Cultivation and Propagation: Johannesteijsmannia altifrons is a spectacular garden plant that has the fame to be temperamental and often attempts to introduce it into cultivation are not successful, it is also very difficult to obtain ripe seed and care of the seedlings is problematical. Despite all these consideration this rare palm is really beautiful and , even if it is quite expensive, well worth the money.
Growth Rate: Slow to Moderate.
Soil requirements: It is adaptable to soil types although neutral to slightly acid soils with good drainage and organic matter is recommended for best results. Avoid soils that are constantly soggy.
Watering: This plant does not tolerate drought and seems to need its roots wet all the time or it does not look good. However it is very easy to overwater it so make sure to provide good drainage. It benefits from regular watering, especially during the dry seasons and should be watered before the soil completely dries, but don't let sit in water. The result of overwatering is stunted growth, a yellowing of the leaves, and ultimately, death. Indoor, potted Johannesteijsmannia altifrons should not be over-watered. They may contract the fungus Phytophthora, if over-watered. The better the quality of water applied the better your plants will grow in the long run, particularly plants grown in containers. Plants held indoors benefit by being taken outside when it is raining or being placed under a sprinkler for a period of time.
Light: This species cannot tolerate full sun, particularly in arid climates. Outside they grow best in half-shade to shade. Young specimens need protection from direct sunlight and grow best in shady locations so for best results a shaded spot under trees or a pergola is ideal. If home-grown, they look their best in bright diffuse light.
Fertilization: Need a perfect low-release fertilizer (e.g., 18-18-18) diet including all micro nutrients and trace elements twice a year during growing season. It is subject to magnesium and potassium deficiency. Good quality fertilizer can accelerate the growth.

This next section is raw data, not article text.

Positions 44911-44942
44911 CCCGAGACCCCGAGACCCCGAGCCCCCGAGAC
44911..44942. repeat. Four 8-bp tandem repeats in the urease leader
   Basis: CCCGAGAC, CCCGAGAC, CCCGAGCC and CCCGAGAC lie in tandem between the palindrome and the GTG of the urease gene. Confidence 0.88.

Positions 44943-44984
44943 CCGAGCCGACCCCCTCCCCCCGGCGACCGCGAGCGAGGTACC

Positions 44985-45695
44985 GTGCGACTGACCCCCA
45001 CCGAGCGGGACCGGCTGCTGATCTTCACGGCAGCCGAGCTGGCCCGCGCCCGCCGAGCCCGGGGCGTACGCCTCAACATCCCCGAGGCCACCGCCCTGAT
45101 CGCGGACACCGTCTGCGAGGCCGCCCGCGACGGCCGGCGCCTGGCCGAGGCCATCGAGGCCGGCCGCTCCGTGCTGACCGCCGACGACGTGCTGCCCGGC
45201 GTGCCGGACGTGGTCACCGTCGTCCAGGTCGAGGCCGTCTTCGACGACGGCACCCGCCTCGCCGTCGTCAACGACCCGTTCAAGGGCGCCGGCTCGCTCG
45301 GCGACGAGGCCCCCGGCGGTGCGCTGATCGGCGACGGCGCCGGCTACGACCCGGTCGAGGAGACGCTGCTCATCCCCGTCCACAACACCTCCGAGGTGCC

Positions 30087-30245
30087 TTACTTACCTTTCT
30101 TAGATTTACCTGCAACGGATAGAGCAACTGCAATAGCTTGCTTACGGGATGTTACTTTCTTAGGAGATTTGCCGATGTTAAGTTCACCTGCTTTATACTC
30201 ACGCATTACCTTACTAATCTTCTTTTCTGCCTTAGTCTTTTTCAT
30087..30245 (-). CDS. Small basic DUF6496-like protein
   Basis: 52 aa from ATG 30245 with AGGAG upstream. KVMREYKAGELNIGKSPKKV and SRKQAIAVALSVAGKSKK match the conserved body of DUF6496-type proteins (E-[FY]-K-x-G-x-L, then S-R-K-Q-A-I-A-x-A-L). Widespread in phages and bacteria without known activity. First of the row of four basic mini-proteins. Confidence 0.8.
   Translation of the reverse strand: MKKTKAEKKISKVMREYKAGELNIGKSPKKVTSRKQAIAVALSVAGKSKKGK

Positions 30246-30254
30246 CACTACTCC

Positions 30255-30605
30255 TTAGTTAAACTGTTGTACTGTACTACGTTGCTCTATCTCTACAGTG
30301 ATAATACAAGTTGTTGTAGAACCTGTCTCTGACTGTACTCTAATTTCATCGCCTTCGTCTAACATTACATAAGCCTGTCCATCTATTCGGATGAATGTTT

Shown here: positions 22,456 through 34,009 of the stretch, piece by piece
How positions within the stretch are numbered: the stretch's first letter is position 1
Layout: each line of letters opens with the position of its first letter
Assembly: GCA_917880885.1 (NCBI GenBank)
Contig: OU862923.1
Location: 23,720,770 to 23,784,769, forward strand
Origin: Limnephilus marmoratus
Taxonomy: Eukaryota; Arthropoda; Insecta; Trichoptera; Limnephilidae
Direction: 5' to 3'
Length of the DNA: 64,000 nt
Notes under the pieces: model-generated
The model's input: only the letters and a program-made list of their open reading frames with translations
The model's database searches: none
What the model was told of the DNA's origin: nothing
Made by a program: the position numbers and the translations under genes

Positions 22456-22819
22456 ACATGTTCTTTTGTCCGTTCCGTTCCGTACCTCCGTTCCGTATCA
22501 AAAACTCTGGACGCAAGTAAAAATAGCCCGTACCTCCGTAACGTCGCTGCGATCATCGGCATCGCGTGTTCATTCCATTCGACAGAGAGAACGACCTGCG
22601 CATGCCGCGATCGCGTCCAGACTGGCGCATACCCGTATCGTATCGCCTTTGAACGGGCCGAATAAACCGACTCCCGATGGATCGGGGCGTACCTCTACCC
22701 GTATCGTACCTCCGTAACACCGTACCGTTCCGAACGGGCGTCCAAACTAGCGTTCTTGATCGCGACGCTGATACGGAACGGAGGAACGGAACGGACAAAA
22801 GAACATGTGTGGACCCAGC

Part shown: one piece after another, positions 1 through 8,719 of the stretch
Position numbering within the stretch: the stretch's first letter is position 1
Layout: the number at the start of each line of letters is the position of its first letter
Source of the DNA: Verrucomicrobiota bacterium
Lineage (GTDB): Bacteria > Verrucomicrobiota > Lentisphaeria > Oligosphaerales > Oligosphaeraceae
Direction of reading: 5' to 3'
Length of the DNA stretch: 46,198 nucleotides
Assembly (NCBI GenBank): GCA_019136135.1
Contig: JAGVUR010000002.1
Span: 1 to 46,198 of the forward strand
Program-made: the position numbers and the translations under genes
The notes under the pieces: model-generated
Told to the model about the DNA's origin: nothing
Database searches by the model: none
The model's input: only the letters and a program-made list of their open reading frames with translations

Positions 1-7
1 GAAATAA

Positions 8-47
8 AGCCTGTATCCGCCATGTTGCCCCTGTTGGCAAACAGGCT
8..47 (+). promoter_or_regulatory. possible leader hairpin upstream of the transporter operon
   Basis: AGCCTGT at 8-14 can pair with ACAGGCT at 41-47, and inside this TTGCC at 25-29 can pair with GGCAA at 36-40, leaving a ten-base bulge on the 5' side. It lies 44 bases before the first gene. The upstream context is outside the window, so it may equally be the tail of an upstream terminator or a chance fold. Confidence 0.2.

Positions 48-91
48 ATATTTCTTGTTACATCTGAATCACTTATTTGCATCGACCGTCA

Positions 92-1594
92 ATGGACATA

Hardiness: It grow well in tropical and subtropical climates, however it tolerates temperatures as low as -4° C (USDA Zones 9b to 11) and it is quite cold hardy, particularly when grown under shelter, but for safe cultivation normal temperatures should not go below 5°. (USDA hardiness zones: 10B through 11) The root system is very sensitive to the cold and should be protected if temperatures drop below freezing. Where not hardy, grow as an indoor palm in containers.
Wind tolerance: This particular palm can be severely damaged by windy sites. Keep out of drying and cold winds, needs high atmospheric humidity.
Salt aerosol tolerance: It must be protected from salt.
Maintenance: Remove dried fronds.
Garden uses: This is one of the most spectacular shade tropical palms and popular because of the uniqueness of its architecture. It will be excellent for landscaping. As an indoor plant Johannesteijsmannia altifronshas no palm rival. Needs a lot of light indoors, and dislikes air-conditioning and heating.
Traditional uses: The foliage is an excellent thatch for huts and shelters, and a single leaf makes a good umbrella; the young endosperm is said to be edible.
Disease & Pests: Protect against spider mites, scale insects and mealybug. Brown or black fungal spot is usually caused by poor cultural practices. They may require regular fertilization to prevent yellowing caused by potassium deficiencies; Brown leaf tips are often caused by an excessive accumulation of fertiliser salts in the potting mix. Protect from frost.
Propagation: It is propagated by seed that germinate in about 3 months. Before sowing soak the seeds for 1 day in tepid water, then sow in light mix at 35 °C during the day, 25 °C during the night. The seedlings are very attractive.